Border Castles and Towers

Prudhoe Castle 

This majestic fortress has a 12th century keep and gatehouse. It is sited in beautiful surroundings on a hillside overlooking the Tyne.

The position of the castle is very strong, standing as it does on a ridge with a drop of 60 feet to the north, and to the south and east there is a deep ravine.

The south-west approach is protected by a deep moat.

The castle was built by Odinel de Umfraville, and remained in this family for many years.
The Umfravilles, a distinguished and powerful family, incurred the wrath of William the Lion of Scotland.In 1174 he attacked Prudhoe and laid siege to the castle and vigorously attacked it, hurling huge boulders at its walls from his war machines.

All his attacks were repulsed and his forces had to be content with destroying the gardens and growing crops near the castle.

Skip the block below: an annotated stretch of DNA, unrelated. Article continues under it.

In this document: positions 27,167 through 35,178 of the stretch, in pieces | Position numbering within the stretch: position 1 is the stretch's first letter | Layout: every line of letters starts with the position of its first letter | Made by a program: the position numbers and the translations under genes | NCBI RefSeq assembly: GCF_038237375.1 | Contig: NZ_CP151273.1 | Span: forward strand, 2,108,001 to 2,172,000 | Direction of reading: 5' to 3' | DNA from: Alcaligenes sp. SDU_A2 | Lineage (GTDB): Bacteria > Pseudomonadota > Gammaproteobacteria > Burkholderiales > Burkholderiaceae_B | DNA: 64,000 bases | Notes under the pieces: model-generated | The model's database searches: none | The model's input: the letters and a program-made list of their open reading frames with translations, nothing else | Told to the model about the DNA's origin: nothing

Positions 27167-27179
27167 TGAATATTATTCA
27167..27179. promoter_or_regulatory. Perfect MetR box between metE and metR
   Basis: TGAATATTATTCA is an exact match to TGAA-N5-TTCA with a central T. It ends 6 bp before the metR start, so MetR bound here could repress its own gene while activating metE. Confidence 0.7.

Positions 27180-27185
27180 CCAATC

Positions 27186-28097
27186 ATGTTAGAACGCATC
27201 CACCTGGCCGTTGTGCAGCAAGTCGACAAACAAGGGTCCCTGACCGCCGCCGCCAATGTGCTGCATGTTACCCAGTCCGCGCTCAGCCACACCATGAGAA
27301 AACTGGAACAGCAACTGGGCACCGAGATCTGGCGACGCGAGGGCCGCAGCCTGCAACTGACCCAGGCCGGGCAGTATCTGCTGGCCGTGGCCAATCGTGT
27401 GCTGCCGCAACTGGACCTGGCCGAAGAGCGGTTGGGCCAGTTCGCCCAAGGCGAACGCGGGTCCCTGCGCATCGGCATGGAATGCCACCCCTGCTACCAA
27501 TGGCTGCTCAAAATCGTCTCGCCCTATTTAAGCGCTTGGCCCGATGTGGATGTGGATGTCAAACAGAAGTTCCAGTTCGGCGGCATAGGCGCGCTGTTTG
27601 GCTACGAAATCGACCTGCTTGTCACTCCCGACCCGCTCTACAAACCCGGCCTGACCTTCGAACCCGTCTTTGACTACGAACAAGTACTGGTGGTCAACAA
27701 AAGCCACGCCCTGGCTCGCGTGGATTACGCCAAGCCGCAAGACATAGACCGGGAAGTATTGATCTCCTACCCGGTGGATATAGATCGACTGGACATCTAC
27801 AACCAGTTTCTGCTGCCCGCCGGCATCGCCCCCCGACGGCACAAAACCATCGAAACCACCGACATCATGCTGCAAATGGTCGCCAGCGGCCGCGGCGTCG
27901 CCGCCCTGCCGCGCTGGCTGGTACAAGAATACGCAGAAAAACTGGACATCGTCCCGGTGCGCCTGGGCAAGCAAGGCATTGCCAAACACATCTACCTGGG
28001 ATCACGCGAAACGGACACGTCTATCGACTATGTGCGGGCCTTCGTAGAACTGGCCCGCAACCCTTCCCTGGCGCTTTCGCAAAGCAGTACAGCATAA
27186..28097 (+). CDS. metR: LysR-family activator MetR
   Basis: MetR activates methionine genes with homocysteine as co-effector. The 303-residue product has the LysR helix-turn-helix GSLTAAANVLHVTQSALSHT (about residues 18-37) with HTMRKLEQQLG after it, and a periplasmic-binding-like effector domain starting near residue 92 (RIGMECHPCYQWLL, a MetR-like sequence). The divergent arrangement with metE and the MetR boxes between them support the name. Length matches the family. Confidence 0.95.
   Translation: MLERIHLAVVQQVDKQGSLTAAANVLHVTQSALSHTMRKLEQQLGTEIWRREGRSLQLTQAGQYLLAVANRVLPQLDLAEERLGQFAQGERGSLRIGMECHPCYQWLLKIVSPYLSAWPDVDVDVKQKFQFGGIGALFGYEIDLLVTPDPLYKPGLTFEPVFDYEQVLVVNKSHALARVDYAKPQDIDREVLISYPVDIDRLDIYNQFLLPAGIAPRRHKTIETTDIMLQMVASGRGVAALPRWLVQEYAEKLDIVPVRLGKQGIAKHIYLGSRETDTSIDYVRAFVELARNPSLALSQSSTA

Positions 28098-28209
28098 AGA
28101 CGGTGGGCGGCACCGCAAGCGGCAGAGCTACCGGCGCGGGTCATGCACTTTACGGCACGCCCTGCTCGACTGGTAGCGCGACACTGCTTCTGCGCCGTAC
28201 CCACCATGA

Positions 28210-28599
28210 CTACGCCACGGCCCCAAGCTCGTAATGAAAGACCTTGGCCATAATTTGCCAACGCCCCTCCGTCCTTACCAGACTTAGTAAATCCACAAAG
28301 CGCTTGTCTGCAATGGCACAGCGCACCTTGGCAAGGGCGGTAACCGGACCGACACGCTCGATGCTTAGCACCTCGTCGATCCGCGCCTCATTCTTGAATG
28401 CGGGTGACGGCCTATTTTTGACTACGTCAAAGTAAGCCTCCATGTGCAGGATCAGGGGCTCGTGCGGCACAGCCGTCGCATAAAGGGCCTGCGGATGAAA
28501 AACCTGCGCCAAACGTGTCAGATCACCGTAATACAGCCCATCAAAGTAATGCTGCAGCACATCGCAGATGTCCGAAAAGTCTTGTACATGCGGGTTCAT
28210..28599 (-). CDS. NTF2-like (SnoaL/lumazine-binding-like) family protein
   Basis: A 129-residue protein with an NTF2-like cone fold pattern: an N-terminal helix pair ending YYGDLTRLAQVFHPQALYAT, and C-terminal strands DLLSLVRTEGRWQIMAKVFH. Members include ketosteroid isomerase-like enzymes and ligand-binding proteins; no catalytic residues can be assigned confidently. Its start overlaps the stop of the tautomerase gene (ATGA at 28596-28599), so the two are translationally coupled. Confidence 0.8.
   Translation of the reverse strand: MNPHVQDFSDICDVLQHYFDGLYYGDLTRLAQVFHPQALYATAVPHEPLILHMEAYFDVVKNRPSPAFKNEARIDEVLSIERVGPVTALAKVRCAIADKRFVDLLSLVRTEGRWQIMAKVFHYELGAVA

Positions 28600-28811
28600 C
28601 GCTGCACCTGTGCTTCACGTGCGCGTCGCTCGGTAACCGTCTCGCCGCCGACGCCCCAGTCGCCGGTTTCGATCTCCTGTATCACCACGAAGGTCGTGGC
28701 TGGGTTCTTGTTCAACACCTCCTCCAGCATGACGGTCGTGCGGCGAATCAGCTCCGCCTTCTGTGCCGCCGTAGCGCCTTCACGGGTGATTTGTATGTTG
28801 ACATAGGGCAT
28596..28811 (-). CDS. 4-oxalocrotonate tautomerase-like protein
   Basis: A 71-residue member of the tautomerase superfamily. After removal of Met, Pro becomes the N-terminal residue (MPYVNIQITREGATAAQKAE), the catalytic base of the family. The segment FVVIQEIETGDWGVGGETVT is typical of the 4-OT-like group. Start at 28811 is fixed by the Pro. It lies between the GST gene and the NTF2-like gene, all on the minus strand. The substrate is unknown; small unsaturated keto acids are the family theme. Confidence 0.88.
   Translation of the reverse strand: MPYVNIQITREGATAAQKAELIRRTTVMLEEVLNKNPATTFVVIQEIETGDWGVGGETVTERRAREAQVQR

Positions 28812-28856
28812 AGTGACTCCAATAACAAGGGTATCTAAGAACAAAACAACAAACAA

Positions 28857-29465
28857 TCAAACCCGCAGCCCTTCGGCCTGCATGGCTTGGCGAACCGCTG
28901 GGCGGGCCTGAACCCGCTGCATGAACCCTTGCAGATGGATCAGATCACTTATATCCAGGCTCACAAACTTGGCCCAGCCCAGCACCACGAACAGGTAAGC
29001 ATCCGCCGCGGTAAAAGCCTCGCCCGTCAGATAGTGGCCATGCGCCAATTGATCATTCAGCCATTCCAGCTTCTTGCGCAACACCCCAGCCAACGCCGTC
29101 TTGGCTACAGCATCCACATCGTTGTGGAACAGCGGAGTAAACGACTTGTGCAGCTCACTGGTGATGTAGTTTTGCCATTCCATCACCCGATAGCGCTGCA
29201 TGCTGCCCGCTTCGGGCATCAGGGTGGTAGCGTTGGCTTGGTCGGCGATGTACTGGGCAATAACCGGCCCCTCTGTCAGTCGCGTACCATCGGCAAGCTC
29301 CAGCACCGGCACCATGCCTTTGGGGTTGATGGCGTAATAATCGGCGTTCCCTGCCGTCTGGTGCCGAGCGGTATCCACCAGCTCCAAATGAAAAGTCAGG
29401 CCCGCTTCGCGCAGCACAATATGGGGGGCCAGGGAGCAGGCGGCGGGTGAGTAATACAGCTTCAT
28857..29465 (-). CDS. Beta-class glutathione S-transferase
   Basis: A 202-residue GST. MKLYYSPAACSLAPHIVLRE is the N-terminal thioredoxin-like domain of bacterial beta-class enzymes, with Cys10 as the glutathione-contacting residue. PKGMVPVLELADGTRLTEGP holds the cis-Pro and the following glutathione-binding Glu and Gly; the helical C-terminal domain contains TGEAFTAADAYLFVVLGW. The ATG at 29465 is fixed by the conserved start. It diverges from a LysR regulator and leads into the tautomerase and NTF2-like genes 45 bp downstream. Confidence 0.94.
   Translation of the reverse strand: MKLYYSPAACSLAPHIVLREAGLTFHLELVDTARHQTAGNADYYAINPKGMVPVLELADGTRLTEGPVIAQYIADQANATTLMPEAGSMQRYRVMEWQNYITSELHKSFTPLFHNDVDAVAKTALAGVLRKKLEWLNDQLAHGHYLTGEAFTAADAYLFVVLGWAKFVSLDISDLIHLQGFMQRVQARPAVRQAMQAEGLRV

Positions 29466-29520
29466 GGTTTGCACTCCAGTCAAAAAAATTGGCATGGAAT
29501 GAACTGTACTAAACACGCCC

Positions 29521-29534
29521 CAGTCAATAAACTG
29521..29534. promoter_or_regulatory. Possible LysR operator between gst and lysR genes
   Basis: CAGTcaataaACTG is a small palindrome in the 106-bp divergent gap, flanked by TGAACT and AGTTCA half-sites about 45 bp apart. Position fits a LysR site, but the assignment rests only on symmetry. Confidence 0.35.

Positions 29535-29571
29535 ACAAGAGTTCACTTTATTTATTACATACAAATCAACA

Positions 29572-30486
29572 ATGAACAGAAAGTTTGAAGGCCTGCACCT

Eventually William was forced to call off the siege and he retreated to Alnwick where he was later engaged by an English force and was taken prisoner by no other than de Umfraville himself.

Eventually Prudhoe passed to the ownership of the Percies by way of marriage.

It has a ghost, of course, a ‘Grey Lady,’ who haunts the castle at nights and sometimes there can be seen mysterious white horses galloping around the inner court and then fading out of sight.

Inside, the Castle contains a fascinating exhibition of Northumbrian Castles.

One mile from Prudhoe Castle is the birthplace of the renowned engravers and artists, Thomas and John Bewick. The talented John died at the early age of 35 and Cherryburn is usually associated with Thomas.

The attractive little cottage houses displays of their work and is open to the public.

Open 1 April to 31 October. 

An English Heritage site.